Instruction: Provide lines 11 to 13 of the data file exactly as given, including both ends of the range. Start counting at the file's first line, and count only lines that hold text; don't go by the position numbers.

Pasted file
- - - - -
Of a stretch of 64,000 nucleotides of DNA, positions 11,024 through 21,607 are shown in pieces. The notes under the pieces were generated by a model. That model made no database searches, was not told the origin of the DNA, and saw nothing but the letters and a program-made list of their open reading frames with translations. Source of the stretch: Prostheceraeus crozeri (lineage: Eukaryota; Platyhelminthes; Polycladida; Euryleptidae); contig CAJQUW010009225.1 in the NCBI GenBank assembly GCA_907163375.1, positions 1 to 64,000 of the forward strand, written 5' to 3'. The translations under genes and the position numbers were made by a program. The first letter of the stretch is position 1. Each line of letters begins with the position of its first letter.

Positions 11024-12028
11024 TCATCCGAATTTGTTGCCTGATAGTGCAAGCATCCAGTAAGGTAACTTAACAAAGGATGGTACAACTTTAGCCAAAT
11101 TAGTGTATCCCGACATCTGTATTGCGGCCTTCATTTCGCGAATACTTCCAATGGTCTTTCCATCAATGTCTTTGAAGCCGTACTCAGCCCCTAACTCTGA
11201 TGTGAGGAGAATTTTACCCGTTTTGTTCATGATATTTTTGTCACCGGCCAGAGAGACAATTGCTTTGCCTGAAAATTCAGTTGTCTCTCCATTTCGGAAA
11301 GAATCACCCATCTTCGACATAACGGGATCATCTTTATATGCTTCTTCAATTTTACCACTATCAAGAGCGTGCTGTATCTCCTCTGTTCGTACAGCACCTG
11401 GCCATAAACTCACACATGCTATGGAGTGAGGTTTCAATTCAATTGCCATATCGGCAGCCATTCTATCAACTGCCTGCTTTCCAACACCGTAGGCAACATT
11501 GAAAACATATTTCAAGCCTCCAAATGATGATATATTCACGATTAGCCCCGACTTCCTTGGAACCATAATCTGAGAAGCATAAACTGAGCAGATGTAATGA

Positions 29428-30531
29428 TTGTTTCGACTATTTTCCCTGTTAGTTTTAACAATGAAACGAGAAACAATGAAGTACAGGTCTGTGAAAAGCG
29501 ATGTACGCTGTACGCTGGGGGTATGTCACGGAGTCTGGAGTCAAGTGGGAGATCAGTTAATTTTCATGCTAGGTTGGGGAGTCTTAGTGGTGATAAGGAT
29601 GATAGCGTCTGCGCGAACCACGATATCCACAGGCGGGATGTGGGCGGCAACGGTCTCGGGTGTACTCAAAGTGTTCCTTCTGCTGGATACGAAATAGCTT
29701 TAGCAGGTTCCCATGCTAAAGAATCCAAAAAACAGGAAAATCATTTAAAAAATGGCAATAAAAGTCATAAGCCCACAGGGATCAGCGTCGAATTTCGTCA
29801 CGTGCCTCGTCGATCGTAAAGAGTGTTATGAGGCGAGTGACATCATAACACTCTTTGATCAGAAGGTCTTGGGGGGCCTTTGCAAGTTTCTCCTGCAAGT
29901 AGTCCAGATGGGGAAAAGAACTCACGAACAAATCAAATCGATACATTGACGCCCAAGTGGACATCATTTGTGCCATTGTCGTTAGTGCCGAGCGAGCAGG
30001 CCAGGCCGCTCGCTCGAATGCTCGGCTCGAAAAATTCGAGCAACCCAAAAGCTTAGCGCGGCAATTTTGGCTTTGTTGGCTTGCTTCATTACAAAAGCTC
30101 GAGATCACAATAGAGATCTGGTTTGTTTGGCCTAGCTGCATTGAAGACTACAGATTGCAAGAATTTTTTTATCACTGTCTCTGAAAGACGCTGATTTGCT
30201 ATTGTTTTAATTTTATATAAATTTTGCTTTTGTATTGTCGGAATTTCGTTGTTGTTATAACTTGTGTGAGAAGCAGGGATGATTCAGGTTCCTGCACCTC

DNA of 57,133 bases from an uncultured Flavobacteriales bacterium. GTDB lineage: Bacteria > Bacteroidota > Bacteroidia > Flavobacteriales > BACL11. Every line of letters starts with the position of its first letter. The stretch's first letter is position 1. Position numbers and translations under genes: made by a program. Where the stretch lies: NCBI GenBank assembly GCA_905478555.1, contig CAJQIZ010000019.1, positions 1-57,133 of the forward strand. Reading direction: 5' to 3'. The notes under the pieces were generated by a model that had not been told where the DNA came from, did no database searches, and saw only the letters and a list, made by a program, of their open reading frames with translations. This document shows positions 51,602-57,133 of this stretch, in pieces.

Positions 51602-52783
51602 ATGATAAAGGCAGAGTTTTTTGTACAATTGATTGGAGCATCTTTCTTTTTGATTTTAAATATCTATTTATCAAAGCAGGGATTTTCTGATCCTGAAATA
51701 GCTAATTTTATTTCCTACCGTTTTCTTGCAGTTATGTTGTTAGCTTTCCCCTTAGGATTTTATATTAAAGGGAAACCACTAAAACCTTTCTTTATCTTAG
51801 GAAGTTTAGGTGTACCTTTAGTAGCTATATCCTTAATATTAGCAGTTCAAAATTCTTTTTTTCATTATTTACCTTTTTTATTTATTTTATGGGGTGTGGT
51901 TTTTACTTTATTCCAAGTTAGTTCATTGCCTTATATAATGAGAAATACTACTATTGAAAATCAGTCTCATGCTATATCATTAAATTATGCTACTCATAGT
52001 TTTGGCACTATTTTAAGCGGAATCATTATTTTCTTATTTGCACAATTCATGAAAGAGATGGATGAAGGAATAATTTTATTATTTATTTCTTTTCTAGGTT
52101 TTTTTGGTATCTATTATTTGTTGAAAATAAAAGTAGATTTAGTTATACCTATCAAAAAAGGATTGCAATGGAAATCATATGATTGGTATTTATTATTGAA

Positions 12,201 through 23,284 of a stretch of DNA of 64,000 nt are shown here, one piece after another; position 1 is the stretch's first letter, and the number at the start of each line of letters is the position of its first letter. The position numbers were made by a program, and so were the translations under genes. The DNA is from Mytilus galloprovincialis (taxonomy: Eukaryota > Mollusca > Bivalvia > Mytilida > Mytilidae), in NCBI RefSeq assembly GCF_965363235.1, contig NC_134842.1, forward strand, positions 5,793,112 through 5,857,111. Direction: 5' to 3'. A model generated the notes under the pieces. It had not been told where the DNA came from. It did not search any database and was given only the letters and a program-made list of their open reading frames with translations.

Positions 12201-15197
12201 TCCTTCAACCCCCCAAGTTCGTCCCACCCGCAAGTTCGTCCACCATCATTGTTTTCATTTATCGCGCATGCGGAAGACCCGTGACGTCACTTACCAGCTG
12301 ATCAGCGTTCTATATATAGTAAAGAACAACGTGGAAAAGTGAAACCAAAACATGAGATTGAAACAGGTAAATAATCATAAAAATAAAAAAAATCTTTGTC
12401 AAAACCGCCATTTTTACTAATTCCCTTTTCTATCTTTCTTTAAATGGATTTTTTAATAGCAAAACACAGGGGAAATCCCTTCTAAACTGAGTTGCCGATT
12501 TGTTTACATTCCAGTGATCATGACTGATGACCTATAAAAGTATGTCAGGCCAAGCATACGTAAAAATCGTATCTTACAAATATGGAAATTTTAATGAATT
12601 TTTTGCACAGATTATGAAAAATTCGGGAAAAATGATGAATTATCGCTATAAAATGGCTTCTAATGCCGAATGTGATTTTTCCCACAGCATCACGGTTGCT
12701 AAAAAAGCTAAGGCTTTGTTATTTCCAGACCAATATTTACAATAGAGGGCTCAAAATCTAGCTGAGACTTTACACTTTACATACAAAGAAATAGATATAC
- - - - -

29501 ATGTACGCTGTACGCTGGGGGTATGTCACGGAGTCTGGAGTCAAGTGGGAGATCAGTTAATTTTCATGCTAGGTTGGGGAGTCTTAGTGGTGATAAGGAT
29601 GATAGCGTCTGCGCGAACCACGATATCCACAGGCGGGATGTGGGCGGCAACGGTCTCGGGTGTACTCAAAGTGTTCCTTCTGCTGGATACGAAATAGCTT
29701 TAGCAGGTTCCCATGCTAAAGAATCCAAAAAACAGGAAAATCATTTAAAAAATGGCAATAAAAGTCATAAGCCCACAGGGATCAGCGTCGAATTTCGTCA